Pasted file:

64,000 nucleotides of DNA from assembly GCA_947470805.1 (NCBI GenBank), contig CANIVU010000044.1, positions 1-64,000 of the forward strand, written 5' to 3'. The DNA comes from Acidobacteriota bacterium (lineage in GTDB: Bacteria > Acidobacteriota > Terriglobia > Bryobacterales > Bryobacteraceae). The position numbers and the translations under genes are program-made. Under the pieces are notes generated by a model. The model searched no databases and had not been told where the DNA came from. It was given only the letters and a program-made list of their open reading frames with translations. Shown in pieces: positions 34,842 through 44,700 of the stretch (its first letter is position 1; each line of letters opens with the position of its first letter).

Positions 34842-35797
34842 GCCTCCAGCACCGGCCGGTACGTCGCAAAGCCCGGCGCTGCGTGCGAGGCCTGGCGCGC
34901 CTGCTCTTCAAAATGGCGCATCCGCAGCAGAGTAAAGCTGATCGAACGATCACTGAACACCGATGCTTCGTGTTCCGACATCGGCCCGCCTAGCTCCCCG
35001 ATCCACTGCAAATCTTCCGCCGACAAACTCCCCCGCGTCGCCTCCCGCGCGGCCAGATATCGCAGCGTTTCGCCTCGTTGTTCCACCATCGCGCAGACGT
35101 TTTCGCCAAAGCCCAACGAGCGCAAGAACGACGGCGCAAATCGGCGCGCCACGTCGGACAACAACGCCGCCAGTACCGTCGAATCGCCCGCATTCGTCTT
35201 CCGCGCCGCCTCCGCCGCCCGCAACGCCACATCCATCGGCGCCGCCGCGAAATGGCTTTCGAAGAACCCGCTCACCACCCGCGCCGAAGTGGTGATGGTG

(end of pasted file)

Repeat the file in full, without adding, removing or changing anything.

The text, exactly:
64,000 nucleotides of DNA from assembly GCA_947470805.1 (NCBI GenBank), contig CANIVU010000044.1, positions 1-64,000 of the forward strand, written 5' to 3'. The DNA comes from Acidobacteriota bacterium (lineage in GTDB: Bacteria > Acidobacteriota > Terriglobia > Bryobacterales > Bryobacteraceae). The position numbers and the translations under genes are program-made. Under the pieces are notes generated by a model. The model searched no databases and had not been told where the DNA came from. It was given only the letters and a program-made list of their open reading frames with translations. Shown in pieces: positions 34,842 through 44,700 of the stretch (its first letter is position 1; each line of letters opens with the position of its first letter).

Positions 34842-35797
34842 GCCTCCAGCACCGGCCGGTACGTCGCAAAGCCCGGCGCTGCGTGCGAGGCCTGGCGCGC
34901 CTGCTCTTCAAAATGGCGCATCCGCAGCAGAGTAAAGCTGATCGAACGATCACTGAACACCGATGCTTCGTGTTCCGACATCGGCCCGCCTAGCTCCCCG
35001 ATCCACTGCAAATCTTCCGCCGACAAACTCCCCCGCGTCGCCTCCCGCGCGGCCAGATATCGCAGCGTTTCGCCTCGTTGTTCCACCATCGCGCAGACGT
35101 TTTCGCCAAAGCCCAACGAGCGCAAGAACGACGGCGCAAATCGGCGCGCCACGTCGGACAACAACGCCGCCAGTACCGTCGAATCGCCCGCATTCGTCTT
35201 CCGCGCCGCCTCCGCCGCCCGCAACGCCACATCCATCGGCGCCGCCGCGAAATGGCTTTCGAAGAACCCGCTCACCACCCGCGCCGAAGTGGTGATGGTG